Technology companies have one thing in common. Patents. All the major tech companies these days try to patent anything and everything. Why? Intellectual property has value. Competitors sue over similar designs. How would a modern technology company defend itself against patent trolls if they didn’t already have a war chest of patents?
All the major technology companies have entire armies of patent makers. IBM, Microsoft, Apple, you name it. If they make something, they have plenty of patents. Newer companies like Google and Amazon have patents, too, but they haven’t been around four or five decades, so they have to buy patents or enter into cross licensing agreements with those that do. It is said that Microsoft makes more money on patent license fees– a few billion dollars a year– from Android smartphone makers than any manufacturer beyond Samsung.
So, what’s the latest from Apple? Is it a patent on the new A10 ‘Fusion’ CPU designs? Is it a patent on the new ‘indistinguishable from perfect’ LCD screen on iPhone 7?
Nope. Apple wants to patent a paper bag.
Apple being Apple, this is no ordinary paper bag from the local, environmentally conscious grocery store. No, this paper bag patent highlights not content or carrying capacity, but the ingredients in the bag itself.
- Bag content of 60-percent post-consumer content from solid bleached sulfate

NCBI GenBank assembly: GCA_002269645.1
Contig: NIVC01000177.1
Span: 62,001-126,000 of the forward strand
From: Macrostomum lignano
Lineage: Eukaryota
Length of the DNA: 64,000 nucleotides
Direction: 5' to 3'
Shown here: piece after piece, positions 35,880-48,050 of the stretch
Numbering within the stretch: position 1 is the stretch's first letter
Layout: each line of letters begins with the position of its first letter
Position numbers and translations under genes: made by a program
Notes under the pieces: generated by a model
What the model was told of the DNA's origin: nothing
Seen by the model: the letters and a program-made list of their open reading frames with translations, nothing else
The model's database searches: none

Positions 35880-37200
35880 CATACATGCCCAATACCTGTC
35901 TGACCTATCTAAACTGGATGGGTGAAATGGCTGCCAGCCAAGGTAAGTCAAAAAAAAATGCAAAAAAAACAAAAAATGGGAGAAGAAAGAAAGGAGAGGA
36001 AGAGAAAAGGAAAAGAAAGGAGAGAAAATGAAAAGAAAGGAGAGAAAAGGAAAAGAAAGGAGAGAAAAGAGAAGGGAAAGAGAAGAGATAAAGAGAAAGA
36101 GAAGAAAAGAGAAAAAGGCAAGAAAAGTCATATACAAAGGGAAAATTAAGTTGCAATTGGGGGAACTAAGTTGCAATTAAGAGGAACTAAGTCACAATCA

Handle formed of knitted paper fibers
Or, put another way, Apple’s special shopping bag is recycled and strong. Even the bags handles have a specific placement so they droop properly when stored.
Yes, few companies sweat the details like Apple. And when you’re a technology company with a patent application for what amounts to a bag then a few other issues are obvious. First, someone at Apple has too much time on their hands and a very ambiguous job description. Second, Apple plans to employ a mall security force to track down intellectual property thieves in other mall stores that give customers similar bags. Or, the timing of the patent application is all wrong and should have been saved for April 1, 2017.
A patent for a simple shopping bag, recyclable or recycled or not, got me to thinking about what other useful patents Apple’s obviously not overworked patent lawyers could be working on.
Here’s what I came up with:
- Apple Store Floor Arrows – so customers will know which door to use to enter the store, and which to use when exiting the store
- Apple Store Employees – sure, diversity is a good thing, but we should be able to who is who at an Apple Store by t-shirt colors. Red for expendables (like in Star Trek), Blue for Genius bar employees, Orange for store managers.
- Screen Cleaning Utility – employees clean demonstration Macs, iPhones, and iPads the old fashioned way. Manually. Automate the cleaning process with a patent on a giant arm that extends from the ceiling to the device.
- Talk Timer – Apple could put a timer on each employee so they don’t spend more than a set amount of time talking to a customer who 1) knows nothing at all, or, 2) thinks they know everything; a device which would automate freeing up an Apple employee so they could search for someone with real questions.
See? Apple could use such ideas but Store honcho Angela Ahrendts won’t return my calls or email.